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Default: Wasting No Time

By Alicia Downs, Pure Rock Patroller
Monday, April 1, 2002 @ 11:38 AM


An interview with lead singer

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Canadian rock band Default is not wasting any time picking up speed on the active rock charts. Their debut single, "Wasting My Time" from the album The Fallout was released last September. Since then the single has continued gaining momentum, propelling the album into gold status with little signs of slowing down.

But despite the outlook of a commercially successful album, there is little in the way of Defaultís career that screams they will be a long-term rock force. To begin, the band has already had to shuffle constant criticism for friend Chad Krogerís (Nickelback) role in the band. Chad produced eight of the tracks and also shares writing credit for lyrics or music on six of The Falloutís eleven tracks. Adding to the fire is that the fellow Canadian band Nickelback took Default out on the road with them as the opening act on Nickelbackís headlining U.S. tour that wrapped up last December. Then Default did a three-week tour opening for Nickelback in Canada. While they are presently out on the road with Bush, spring sees Default back at it with Nickelback on MTVís Campus Invasion tour. More and more it seems like Default is how you remind me of Nickelback with an almost symbiotic relationship of overplayed rock singles.

At the same time, they are under constant scrutiny for their blend of cookie cutter rock. The songs share a general theme of relationship disillusionment that melds as easily on the pop stations and rock. Everything about Default screams Nickelback with them taking the same paths, making the same music, and complaining about the same issues.

But despite the entire pessimism regarding Defaultís role in the rock community, they are working a non-stop touring cycle to get their name and their music out there. Besides, can half a million rock fans be wrong? Stranger things have happened.

KNAC.COM: So how is the current tour with Bush going?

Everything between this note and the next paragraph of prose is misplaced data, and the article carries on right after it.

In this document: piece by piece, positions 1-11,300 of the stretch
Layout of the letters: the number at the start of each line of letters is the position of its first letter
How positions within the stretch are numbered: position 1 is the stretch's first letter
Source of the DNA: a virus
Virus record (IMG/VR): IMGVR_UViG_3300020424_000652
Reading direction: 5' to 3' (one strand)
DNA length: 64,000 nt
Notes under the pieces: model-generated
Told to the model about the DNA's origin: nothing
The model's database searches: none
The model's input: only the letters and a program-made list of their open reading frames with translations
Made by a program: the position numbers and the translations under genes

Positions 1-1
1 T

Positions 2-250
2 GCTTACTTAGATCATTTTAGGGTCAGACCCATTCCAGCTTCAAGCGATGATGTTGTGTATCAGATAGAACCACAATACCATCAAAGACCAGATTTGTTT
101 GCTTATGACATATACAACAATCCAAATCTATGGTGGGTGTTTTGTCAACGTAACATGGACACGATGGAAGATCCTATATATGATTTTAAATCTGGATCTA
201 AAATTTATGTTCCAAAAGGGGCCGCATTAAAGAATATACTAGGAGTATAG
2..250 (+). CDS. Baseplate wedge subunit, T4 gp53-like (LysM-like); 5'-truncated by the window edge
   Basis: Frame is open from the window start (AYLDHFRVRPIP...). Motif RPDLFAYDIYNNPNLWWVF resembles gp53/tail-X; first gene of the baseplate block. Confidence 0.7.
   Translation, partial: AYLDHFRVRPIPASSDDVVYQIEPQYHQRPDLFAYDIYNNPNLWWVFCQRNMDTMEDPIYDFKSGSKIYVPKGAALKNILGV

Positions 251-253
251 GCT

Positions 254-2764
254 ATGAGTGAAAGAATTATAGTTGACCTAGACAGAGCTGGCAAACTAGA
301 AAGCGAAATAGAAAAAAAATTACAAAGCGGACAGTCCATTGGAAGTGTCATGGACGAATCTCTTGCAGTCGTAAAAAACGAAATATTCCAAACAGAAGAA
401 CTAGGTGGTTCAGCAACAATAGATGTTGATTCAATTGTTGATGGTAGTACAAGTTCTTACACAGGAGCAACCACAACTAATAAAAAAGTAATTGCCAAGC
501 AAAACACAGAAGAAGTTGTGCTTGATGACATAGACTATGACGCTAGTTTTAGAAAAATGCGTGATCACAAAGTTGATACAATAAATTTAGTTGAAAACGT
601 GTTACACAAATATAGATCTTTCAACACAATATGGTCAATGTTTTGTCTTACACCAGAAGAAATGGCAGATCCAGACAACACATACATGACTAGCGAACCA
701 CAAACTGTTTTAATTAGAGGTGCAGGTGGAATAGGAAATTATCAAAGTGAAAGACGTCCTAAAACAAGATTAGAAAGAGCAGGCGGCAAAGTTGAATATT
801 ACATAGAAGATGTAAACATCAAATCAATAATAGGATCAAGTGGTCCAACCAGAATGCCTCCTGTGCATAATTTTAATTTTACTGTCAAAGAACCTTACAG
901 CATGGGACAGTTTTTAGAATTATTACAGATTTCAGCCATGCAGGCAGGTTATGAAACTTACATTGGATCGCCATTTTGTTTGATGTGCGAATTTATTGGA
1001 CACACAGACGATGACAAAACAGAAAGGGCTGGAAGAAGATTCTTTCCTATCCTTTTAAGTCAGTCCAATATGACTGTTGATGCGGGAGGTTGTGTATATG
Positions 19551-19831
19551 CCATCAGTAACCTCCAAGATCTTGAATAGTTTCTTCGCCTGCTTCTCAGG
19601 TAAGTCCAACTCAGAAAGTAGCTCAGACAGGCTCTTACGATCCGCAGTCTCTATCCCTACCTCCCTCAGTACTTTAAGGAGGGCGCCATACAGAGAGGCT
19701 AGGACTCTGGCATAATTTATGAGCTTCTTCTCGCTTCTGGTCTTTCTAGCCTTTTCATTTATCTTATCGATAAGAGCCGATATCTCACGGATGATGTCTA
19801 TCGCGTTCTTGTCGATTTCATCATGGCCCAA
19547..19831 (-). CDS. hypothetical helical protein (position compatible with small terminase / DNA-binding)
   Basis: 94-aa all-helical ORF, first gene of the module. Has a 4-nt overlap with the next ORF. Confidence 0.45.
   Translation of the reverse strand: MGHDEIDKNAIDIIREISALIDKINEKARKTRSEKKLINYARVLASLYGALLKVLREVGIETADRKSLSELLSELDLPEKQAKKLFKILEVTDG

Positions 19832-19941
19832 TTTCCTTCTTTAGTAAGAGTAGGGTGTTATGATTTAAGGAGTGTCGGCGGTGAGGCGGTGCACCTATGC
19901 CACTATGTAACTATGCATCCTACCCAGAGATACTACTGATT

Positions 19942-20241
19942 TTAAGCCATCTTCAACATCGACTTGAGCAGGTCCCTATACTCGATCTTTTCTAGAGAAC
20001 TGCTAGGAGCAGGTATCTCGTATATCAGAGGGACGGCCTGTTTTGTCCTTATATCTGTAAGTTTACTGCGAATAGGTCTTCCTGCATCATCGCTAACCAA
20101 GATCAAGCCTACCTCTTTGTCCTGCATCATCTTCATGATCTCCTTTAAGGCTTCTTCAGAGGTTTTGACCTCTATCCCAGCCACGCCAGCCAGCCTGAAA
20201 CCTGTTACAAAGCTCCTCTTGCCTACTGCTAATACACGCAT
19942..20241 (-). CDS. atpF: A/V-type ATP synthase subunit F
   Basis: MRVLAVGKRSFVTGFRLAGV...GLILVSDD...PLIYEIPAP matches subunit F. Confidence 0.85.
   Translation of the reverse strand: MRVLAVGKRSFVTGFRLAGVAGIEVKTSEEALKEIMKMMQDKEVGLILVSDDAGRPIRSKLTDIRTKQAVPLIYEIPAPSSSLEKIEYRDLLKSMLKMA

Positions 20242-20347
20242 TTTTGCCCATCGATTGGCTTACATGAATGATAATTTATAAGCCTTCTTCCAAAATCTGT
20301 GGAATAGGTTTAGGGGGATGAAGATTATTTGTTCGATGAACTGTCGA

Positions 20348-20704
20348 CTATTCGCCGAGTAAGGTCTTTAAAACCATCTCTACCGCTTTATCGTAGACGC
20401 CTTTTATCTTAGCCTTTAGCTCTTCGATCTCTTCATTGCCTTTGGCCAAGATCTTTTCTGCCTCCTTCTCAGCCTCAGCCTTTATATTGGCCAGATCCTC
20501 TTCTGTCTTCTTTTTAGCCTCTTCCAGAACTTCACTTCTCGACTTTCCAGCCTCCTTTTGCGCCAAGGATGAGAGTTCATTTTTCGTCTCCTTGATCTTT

DALLAS: Itís going well. Going great actually.

KNAC.COM: Do you like those guys?
DALLAS: Yeah. They keep to themselves pretty much but we talked to them all briefly. We see them every once and a while.

KNAC.COM: Did they pick you all to head out on tour with them?
DALLAS: I have no idea. They have to approve it I am sure.

KNAC.COM: After this tour, it is out with Nickelback on Campus Invasion. Any particular reason why you would choose to go out and tour with those guys AGAIN?
DALLAS: Again? Well, MTV asked us to join the tour, so it wasnít Nickelback asking us. We werenít going to turn it down whether Nickelback was there or not.

KNAC.COM: And then itís the Creed tour? What do you think about that -- good demographic?
DALLAS: Yeah I think so.

KNAC.COM: How does it feel as the opening band to be enjoying more radio play then the headliners?
DALLAS: Like on this tour?

KNAC.COM: Yeah, exactly like this tour.
DALLAS: Well itís a lot different then the Nickelback show for sure. People that came to the Nickelback shows were new rock fans as opposed to Bush, who has a catalog of songs. Their fans are strictly here really to see them. They are not selling that many albums a week I can imagine on the new album so... theyíre die hard fans... I am sure that they are probably selling more of their earlier records then they are the new record.

KNAC.COM: With the increasing popularity, how difficult is it to maintain a private life and not have yourself the topic of discussion on internet message boards?
DALLAS: I donít know. I donít pay attention to the message boards. We had one on our web site before but we took it off because it was getting weird and people were going on their posing as me and posing as Jeremy and such so enough of that and we cut it off. But other then that I havenít heard anything from any other message boards.

KNAC.COM: Your video [ďWasting My TimeĒ] was recently played on TRL. How much pressure is there from your label to project an image that can easily targeted to that demographic of kids so to speak?
DALLAS: I donít know. I just dress the way I dress. I donít fucking have anyone telling me what to wear there so, the videos are different obviously. You go there and they have a stylist and stuff like that. They are going to make you look good, hopefully, so I just listen to them. I am not going to put on -- like in the new video we have they tried to put me in this weird fucking pants that I would never ever wear, so I said no.

KNAC.COM: On the record there seems to be a steady theme of disillusionment with relationships. How much of that is a reflection of your own personal life?
DALLAS: Some of it is true as far as my point of view. Some of it is watching friends go through things. Some things are from Jeremyís relationships there. We keep it pretty general so to stay out of trouble.

KNAC.COM: How do critics opinions of your music as being ďcookie cutterĒ effect your mentality?
DALLAS: It doesnít bother me.

KNAC.COM: Do you think its a fair argument, or do you think it is just that music is evolving into heavier things, so that something that was once rock appears to be more pop-oriented today? It seems like the lines between rock and pop are getting blurred a lot more often nowadays.
DALLAS: Thatís true. It is just the same as saying that the lines between rap and rock are getting blurred today, too.

KNAC.COM: So do you think it is fair when people attack your type of rock as opposed to a....